Archive for Thursday, January 31, 2008

City continues push to keep signal at 155th St.

Clyde Graeber is the chairman for 2008 of the Leavenworth County Commission.

Clyde Graeber is the chairman for 2008 of the Leavenworth County Commission.

January 31, 2008

A delegation of Basehor staff, businessmen and elected officials continue their efforts to keep a traffic signal in place at one of the city's main intersections.

During a meeting Monday with Kansas Department of Transportation representatives and the Leavenworth County Commission, Basehor representatives urged KDOT members to retain a signal light at 155th Street as improvements are made to U.S. Highway 24-40 as part of a corridor improvement project.

A preliminary corridor management plan is calling for the eventual removal of the light, something "that at the present time, doesn't seem to be an option for (Basehor)," City Administrator Carl Slaugh said.

Slaugh noted that, in order to be eligible for corridor funding from KDOT, Basehor officials would have to approve a plan with one-mile spacing of signal lights.

He presented a City Council-approved resolution, however, requesting full-access intersections at 142nd, 150th, 158th, 166th and 178th Streets, while keeping the light at 155th as well.

"How do you get consistent spacing and still keep what's out there on the ground?" Slaugh asked.

Kristi Pyle, with KDOT, replied that the corridor management plan was written to "maintain mile spacing" and to keep traffic moving "efficiently and safely."

She pointed to a high number of respondents to a U.S. 24-40 corridor management survey who emphasized maintaining high speed limits with minimal stops on the highway.

Of the 601 households along U.S. 24-40 that were randomly surveyed in March 2007, 72 percent said the current travel speed (65 mph) along the highway through Basehor was appropriate, and 84 percent said, "New streets that cross US 24/40 highway in the future should be limited so that traffic can continue to flow much as it does today."

Commissioner Clyde Graeber supported efforts to protect the signal light at 155th Street, a road he said was vital to the county's "fastest growing community."

"We want to take no action or encourage action that would deter that growth," he said.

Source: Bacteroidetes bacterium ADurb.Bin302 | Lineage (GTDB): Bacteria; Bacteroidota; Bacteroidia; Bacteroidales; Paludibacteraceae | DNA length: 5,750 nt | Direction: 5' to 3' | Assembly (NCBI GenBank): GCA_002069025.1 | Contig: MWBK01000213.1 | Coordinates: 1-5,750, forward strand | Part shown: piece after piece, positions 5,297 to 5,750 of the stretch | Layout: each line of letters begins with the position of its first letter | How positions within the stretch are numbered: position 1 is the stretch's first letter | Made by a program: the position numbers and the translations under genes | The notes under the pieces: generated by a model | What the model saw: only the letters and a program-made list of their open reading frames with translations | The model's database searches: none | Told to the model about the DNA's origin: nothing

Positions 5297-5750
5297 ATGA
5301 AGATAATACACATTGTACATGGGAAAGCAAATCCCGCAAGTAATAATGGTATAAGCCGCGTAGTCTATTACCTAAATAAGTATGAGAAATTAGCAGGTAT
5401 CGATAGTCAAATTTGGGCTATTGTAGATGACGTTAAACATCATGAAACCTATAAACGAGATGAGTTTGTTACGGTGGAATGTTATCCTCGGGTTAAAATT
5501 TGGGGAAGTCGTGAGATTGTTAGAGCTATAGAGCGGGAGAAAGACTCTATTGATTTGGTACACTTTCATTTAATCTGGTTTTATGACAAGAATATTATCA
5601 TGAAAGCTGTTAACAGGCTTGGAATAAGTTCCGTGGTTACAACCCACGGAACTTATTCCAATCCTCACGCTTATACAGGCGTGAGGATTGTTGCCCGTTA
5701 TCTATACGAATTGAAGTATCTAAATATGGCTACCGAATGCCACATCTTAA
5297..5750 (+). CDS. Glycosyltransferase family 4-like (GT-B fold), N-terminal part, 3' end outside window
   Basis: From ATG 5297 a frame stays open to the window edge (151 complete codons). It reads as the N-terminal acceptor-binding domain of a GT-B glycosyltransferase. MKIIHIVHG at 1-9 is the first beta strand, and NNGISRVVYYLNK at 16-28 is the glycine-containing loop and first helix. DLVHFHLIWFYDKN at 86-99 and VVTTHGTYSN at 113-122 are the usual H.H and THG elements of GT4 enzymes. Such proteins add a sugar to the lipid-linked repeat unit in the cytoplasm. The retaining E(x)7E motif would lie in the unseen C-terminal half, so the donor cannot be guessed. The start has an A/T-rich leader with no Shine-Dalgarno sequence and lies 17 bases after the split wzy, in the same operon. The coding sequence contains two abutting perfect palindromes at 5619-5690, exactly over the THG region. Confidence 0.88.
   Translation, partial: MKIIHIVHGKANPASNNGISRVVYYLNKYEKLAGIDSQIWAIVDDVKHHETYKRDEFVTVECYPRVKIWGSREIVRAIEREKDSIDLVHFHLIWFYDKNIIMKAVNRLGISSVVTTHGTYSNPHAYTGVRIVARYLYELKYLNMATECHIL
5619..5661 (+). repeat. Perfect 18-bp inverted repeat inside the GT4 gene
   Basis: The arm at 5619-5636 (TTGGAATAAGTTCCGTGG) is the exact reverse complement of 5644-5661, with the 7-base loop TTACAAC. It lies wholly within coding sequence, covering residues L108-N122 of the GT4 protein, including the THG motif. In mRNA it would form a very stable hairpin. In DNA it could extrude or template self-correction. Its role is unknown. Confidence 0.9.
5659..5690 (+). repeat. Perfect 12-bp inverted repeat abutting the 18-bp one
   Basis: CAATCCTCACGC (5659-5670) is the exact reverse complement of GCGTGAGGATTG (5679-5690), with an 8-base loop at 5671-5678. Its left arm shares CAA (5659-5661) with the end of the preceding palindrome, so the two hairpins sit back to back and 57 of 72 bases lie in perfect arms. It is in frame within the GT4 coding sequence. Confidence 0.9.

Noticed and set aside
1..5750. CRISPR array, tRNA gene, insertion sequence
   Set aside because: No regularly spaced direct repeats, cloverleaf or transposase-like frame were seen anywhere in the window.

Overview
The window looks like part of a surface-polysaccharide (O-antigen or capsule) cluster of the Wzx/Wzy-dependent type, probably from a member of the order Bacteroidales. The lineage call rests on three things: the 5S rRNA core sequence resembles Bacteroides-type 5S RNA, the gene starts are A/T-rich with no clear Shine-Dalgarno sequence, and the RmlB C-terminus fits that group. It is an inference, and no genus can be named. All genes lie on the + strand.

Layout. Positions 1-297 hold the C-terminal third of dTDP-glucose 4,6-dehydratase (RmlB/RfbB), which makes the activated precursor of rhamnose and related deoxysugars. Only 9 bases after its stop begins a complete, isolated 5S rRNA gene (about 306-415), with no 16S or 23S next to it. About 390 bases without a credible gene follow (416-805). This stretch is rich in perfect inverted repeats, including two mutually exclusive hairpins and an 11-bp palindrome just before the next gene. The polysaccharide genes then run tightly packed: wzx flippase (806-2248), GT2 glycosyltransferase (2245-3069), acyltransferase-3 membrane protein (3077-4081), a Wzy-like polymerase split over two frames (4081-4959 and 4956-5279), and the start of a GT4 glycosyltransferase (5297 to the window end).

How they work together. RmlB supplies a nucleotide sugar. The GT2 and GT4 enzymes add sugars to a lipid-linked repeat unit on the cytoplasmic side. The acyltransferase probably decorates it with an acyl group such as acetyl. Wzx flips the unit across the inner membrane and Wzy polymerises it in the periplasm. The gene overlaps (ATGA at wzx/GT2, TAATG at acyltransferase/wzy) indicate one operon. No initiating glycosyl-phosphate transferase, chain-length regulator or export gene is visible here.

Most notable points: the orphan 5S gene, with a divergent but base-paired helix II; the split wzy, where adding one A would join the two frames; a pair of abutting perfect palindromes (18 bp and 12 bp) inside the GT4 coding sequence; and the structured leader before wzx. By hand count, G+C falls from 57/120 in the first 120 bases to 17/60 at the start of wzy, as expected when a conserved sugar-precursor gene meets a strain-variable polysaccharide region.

Bill New, chairman of Basehor's First State Bank and Trust, said the city and various business owners have made sizeable investments near 155th Street and U.S. 24-40.

"I think it (155th Street) should remain lighted," he said, pointing to the Basehor fire department, post office, police station and City Hall, which are all on 155th.

Ed McIntosh, a developer who said his plans for a $7 million grocery store at the northeast corner of 155th and 24-40 have been put on hold for nearly two years while waiting for corridor study results, told those present that closing 155th Street would not help the project, but he also added that improvements to 150th and 158th Streets would alleviate pressure on 155th.

McIntosh had previously petitioned KDOT to add right-in, right-out access at 153rd Street leading into the development instead of creating a reverse frontage road there.

"I just want to see some kind of agreement made," McIntosh said. " : I'm tired of waiting."

Tonganoxie City Administrator Mike Yanez voiced his opposition to slowing down travel time through Basehor.

Yanez noted approximately 110 private driveways that currently exist between Honey Creek Road in Tonganoxie and Kansas Highway 7.

"We (in Tonganoxie) like to say we're only 30 minutes from Kansas City," Yanez said as justification for keeping traffic moving, adding, "This is a bitter pill to swallow : but later on, we'll see it will add to traffic safety."

John Flower, who serves as chairman of the Basehor Planning and Zoning Commission and has been heavily involved in discussions regarding improvements to U.S. 24-40, said, "It's natural that there's going to be a slowdown in Basehor and Tonganoxie."

He said, while he understands the signal light at 155th Street eventually may need to be removed as growth centers around north-south roads more suited for development, he didn't understand why the current corridor plan could not be adopted with certain provisions in place, especially "when there's so much available money on the table to make a dramatic change to the makeup and economic potential of the city of Basehor."

Although no agreement was reached Monday, Pyle said, "We're going to continue to work with Basehor : KDOT wants as an agency to actively engage in these conversations."

In other business Monday, the Leavenworth Board of County Commissioners:

¢ Considered adjusting tipping fees charged for trash disposal at the Leavenworth County Transfer Station, east of K-7 on Gilman Road.

Solid Waste director Jason Auvil suggested rate increases for in-county, out-of-county, commercial and noncommercial users to reflect increased operating costs at the transfer station and a fuel surcharge agreed upon by the commission in an October, 2007 meeting.

Auvil's minimum recommendation was to increase the price per ton for in-county standard waste and construction and demolition waste (currently $27.50 and $32.50, respectively) by 50 cents while increasing standard waste and construction and demolition waste rates for out-of-county users (currently $35.50 and $40.50, respectively) by the same amount.

All tire disposal rates would rise, as would the cost for out-of-county users disposing of brush, according to Auvil's proposal.

No action was taken as commissioners asked for an updated report with actual end-of-year figures before making a decision.

¢ Approved a contract for Kim Hundley as the county's new city/county probation agent at a yearly salary of $44,156.

¢ Met in executive session for 10 minutes with human resources director Diane Collins to discuss personnel.

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